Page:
–Follow Paul Steinhauser on Twitter: @psteinhausercnn


Filed under: Health care
soundoff (299 Responses)
  1. Henry

    I believe we should vote everyone out of congress and start from scratch. No-one truly cares about the American public, everyone is just lining their pockets and robbing us blind. We pay taxes from the time we wake up, to the time we go to sleep - for what? We're still in debt and it's climbing daily. Fire them all or vote them out!

    December 22, 2009 11:34 am at 11:34 am |
  2. Lynn

    Has anybody else been missed in a poll? I sure have, never in my 70+ years have I been polled. Would love to know who they ask.

    December 22, 2009 11:35 am at 11:35 am |
  3. Drew

    This headline and article are irresponsible. The whole thing is positioned to make it look like the Democrats are trying to force something that people don't want, when the reality is that the public wants more reform, not less.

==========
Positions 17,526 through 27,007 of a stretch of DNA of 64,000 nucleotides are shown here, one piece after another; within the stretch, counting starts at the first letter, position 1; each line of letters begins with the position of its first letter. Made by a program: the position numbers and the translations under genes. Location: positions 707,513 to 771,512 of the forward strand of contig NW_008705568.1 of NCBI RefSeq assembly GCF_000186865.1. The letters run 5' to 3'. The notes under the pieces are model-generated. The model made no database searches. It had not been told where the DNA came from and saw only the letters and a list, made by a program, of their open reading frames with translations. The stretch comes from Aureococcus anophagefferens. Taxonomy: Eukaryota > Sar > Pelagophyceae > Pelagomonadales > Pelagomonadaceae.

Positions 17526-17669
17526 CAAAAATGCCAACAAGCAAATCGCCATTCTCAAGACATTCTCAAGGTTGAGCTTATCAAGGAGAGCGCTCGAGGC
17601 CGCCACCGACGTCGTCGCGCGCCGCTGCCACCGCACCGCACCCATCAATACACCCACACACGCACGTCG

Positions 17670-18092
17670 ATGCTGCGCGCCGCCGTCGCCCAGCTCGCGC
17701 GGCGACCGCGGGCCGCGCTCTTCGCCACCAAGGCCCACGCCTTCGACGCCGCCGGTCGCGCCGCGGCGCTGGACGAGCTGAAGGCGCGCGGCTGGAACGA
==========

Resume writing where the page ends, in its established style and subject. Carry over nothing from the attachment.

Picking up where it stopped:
It's not good enough to say the public is not in favor of the bill without saying why. Is it too strong for the public or too weak? The answer to that question could lead to 2 completely different discussions in the social discourse. In the absence of the answer, the implication is that people oppose health care reforms, when according to the poll most favor the public option and the medicare extension. Based on those responses, a more accurate headline would be "Public thinks health care bill is too weak, wants public option and medicare extension."

    Also, saying that Obama's approvals are slipping without explaining the reason is meaningless without the why. Based on the other questions, the public is disappointed because he isn't going far enough, not because he is pushing for things the public dislikes.

    CNN should know better.

    December 22, 2009 11:35 am at 11:35 am |
  4. Jim

    This just further illustrates how tone deaf politicians in Washington really are. Maybe attempting to do what is right and not scoring political points on artificial deadlines could really help this country. Change has not come to Washington yet.

    December 22, 2009 11:35 am at 11:35 am |